Montana Gov. Steve Bullock has vetoed two bills passed by the Legislature, including one he said would give the Child and Family Ombudsman too much control over the administration of the state's child welfare agency.
The Democrat also vetoed a bill that would prevent unions from collecting a "representation fee" from non-union members. He cited a 2018 U.S. Supreme Court ruling that disallows such fees.
"To sign it now would be to celebrate the decision, not to implement it," he wrote in his veto letter.
The Legislature created the ombudsman's office to give families a place to seek review of decisions made by Child and Family Services.
The bill would have required the ombudsman's office to report to judges when they're investigating the way a child abuse case was handled by the Division of Child and Family Services and to report to the governor, the attorney general and the state health department if the ombudsman documents repeated policy violations.
Supporters argued Child and Family Services sometimes did not follow policy and court decisions on child custody were made based on incomplete information.
Bullock argued the bill would allow the ombudsman's office to "exercise a significant new level of control over the administration of child welfare policy, practices and procedures" and that the bill did not include an appeals process or a way to assess the accuracy of the findings.
In his veto letter, Bullock wrote that the health department will continue to work with the ombudsman's office "in the collaborative, independent manner that Montana law requires."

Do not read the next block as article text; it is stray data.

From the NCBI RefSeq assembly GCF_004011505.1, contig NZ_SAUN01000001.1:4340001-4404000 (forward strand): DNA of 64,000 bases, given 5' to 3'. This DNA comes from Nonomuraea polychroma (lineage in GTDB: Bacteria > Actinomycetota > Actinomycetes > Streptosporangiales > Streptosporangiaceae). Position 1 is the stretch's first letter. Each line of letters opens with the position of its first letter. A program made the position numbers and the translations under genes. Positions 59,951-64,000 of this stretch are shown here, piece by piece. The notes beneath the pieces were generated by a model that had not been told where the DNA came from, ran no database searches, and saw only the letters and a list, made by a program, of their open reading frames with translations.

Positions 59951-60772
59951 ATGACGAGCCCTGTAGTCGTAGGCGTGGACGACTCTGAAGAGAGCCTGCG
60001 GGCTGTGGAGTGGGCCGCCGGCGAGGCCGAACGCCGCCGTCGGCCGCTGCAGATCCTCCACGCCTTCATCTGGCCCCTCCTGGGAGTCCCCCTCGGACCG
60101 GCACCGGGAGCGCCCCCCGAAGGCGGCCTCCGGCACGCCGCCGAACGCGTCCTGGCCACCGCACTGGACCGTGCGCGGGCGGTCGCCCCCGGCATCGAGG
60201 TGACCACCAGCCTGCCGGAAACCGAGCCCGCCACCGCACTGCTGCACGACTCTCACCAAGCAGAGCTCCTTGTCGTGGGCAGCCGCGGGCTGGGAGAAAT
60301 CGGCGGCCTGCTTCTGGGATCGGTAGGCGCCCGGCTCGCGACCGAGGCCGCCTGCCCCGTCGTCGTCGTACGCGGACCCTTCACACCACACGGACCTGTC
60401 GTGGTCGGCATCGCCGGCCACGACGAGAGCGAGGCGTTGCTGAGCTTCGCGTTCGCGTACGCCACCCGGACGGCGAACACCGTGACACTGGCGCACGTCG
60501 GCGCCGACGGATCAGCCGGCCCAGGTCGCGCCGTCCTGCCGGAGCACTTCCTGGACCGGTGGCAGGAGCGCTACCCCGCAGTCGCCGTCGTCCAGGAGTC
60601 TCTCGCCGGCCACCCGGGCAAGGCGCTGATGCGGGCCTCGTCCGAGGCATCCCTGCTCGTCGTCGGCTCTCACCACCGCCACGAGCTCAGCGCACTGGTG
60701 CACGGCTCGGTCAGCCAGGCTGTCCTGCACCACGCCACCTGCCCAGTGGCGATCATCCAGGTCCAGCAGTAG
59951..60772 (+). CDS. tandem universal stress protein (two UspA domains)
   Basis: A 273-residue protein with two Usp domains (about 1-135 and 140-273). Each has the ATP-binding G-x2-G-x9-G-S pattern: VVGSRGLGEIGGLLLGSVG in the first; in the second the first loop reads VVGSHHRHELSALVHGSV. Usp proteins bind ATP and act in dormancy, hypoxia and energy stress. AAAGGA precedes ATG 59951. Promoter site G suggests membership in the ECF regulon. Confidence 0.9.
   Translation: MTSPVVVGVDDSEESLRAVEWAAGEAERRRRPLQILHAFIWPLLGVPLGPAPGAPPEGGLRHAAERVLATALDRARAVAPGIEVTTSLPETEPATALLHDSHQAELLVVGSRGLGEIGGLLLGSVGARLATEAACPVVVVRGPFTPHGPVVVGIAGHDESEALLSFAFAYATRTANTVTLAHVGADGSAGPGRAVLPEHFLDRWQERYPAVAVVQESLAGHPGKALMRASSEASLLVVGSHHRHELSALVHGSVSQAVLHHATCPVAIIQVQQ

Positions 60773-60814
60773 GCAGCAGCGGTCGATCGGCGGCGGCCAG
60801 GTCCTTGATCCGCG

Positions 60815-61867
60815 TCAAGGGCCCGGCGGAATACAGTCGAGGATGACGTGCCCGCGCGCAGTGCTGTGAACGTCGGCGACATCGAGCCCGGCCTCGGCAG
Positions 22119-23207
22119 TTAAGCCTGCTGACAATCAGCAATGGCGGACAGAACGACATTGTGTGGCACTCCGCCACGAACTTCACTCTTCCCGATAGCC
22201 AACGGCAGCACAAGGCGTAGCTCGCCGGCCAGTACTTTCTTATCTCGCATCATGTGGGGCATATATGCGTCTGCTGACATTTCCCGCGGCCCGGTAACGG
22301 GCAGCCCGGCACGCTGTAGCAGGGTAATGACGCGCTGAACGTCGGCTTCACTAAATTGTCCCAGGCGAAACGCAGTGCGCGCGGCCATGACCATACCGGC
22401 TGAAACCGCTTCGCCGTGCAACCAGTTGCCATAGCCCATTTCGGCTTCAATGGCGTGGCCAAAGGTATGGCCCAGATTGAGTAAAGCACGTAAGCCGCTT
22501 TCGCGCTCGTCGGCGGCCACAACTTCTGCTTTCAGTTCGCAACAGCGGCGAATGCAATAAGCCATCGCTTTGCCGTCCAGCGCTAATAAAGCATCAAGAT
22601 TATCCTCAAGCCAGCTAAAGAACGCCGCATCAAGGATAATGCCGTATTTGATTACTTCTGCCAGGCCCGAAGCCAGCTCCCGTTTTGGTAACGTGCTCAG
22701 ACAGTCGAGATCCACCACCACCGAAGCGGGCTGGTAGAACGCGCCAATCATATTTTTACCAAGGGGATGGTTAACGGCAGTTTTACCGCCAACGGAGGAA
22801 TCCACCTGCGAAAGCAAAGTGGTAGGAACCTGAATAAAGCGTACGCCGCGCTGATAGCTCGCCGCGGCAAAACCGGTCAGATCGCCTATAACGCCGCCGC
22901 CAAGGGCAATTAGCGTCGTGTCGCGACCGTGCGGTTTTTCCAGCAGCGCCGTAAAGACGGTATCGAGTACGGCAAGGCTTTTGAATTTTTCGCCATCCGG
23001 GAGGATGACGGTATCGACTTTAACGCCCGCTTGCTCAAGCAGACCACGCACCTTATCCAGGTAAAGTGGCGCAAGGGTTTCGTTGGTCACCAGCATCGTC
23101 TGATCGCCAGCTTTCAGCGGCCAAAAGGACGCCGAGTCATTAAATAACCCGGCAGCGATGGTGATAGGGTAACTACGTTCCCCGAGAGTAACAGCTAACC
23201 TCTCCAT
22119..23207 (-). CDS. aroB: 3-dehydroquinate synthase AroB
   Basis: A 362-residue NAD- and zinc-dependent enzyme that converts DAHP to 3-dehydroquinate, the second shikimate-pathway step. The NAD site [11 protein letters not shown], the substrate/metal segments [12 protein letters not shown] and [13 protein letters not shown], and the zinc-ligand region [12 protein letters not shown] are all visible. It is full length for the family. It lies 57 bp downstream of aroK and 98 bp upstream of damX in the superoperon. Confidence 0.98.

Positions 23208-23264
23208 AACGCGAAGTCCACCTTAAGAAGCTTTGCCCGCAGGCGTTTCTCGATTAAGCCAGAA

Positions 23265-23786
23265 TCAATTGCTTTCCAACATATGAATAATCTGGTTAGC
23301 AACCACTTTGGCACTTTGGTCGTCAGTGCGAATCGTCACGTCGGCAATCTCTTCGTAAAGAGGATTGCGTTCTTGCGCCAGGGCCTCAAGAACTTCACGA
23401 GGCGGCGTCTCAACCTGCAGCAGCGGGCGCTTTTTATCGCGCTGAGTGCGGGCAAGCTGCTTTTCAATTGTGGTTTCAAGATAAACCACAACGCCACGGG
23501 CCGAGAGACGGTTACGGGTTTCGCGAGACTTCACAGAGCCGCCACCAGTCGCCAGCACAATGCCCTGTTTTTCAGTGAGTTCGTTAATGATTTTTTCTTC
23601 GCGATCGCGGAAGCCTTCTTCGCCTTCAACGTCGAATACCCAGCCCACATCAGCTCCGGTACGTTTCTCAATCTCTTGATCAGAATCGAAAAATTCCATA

The governor has vetoed eight bills through Thursday.
Bullock also signed 30 bills on Thursday as he continues to act on nearly 300 bills sent to his desk after the Legislature adjourned, including:
- An update to the stalking statute to include electronic surveillance or harassment as violations and to allow victims of child sexual abuse or sex trafficking to receive orders of protection. A first-offense stalking conviction would still bring a possible sentence of up to a year in jail and up to a $1,000 fine. The bill calls for up to a 5-year prison sentence and up to a $10,000 fine for a second or subsequent stalking offense; for violating an order of protection; if an offender uses, or threatens to use, force or a weapon against the victim or if the offender is at least five years older than a minor victim.
- Another to allow resort communities with fewer than 5,500 residents to ask voters if they want to levy up to an additional 1% resort tax to pay for a specific infrastructure project. The additional tax must end after it raises enough money to fund the project.
- A bill allowing schools to spend state and local funding on school safety and security, including hiring school resource officers or counselors, conducting safety and security training or to hire consultants to recommend any improvements.
- Another to prevent prosecutors from filing drug or drug paraphernalia possession charges against pregnant women seeking help for substance abuse disorder.